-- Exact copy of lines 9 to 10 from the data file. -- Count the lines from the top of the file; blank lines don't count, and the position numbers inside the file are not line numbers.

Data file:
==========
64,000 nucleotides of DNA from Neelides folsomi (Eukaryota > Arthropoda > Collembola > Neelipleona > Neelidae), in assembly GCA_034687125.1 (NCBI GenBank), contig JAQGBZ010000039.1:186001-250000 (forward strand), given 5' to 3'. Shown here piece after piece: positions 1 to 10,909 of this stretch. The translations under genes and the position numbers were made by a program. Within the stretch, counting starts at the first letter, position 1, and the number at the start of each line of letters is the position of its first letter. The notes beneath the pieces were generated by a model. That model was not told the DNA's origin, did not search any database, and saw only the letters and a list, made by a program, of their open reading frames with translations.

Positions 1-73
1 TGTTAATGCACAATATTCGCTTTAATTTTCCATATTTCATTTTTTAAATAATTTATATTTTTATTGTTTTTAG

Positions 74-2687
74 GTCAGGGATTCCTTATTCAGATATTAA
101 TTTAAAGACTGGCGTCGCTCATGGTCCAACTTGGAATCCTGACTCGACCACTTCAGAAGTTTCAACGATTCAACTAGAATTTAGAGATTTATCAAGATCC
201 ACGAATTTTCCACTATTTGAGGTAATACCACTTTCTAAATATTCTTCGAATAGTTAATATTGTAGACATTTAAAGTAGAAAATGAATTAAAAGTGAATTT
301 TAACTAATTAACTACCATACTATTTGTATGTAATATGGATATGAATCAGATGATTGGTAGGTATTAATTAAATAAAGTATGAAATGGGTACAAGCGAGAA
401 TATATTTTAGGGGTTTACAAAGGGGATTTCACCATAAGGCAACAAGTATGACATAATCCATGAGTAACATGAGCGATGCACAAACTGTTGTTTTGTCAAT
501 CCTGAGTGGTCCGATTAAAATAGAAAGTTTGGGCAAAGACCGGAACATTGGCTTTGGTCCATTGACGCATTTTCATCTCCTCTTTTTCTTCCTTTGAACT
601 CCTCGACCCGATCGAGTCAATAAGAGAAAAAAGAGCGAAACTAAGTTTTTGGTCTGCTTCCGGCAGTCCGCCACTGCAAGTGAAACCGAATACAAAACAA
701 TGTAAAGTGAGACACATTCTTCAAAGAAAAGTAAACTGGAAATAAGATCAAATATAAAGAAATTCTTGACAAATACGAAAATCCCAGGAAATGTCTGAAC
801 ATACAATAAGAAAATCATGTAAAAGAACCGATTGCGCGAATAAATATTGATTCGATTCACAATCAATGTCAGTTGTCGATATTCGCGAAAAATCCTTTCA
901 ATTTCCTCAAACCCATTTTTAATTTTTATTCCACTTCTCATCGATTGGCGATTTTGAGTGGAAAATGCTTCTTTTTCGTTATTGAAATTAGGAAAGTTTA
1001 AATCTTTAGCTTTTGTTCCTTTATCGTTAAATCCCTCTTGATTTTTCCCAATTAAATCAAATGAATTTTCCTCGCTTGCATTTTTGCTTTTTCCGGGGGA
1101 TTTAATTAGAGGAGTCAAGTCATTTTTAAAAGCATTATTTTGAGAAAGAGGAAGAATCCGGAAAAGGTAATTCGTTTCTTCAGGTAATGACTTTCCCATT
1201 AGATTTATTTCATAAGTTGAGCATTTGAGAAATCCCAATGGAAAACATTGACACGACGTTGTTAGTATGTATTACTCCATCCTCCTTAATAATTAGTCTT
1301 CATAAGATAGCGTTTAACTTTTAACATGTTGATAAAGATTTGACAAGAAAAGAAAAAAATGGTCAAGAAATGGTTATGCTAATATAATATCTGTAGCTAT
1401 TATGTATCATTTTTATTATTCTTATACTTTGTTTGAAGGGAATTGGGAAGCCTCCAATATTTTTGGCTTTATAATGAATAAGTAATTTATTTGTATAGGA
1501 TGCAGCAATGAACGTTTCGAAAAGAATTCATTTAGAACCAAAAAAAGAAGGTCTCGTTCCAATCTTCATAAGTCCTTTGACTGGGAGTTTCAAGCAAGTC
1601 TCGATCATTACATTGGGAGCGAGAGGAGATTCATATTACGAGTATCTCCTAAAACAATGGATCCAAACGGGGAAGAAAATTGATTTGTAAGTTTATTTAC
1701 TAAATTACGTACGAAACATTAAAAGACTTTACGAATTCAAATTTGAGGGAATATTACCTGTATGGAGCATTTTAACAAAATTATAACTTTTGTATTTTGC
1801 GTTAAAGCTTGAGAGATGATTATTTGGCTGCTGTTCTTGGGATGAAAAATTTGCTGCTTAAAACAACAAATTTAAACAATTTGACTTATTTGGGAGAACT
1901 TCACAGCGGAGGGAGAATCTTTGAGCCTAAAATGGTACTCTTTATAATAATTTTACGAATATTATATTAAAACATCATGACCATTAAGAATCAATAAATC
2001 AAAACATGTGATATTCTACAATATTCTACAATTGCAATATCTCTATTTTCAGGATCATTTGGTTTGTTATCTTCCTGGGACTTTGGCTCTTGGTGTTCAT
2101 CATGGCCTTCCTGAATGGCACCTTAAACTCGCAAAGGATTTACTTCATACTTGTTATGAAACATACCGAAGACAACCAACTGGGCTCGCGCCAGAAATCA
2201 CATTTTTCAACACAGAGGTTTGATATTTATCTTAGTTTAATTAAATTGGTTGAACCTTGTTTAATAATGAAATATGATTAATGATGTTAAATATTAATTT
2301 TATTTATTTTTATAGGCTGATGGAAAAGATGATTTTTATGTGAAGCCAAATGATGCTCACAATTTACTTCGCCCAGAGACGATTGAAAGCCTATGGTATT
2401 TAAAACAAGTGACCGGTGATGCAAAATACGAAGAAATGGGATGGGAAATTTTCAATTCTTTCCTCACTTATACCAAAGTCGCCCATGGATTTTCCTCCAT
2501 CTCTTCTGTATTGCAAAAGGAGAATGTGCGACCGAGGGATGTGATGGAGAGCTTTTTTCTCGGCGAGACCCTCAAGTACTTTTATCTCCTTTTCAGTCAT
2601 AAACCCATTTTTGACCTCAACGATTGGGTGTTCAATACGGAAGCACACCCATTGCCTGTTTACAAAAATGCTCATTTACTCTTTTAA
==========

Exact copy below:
401 TATATTTTAGGGGTTTACAAAGGGGATTTCACCATAAGGCAACAAGTATGACATAATCCATGAGTAACATGAGCGATGCACAAACTGTTGTTTTGTCAAT
501 CCTGAGTGGTCCGATTAAAATAGAAAGTTTGGGCAAAGACCGGAACATTGGCTTTGGTCCATTGACGCATTTTCATCTCCTCTTTTTCTTCCTTTGAACT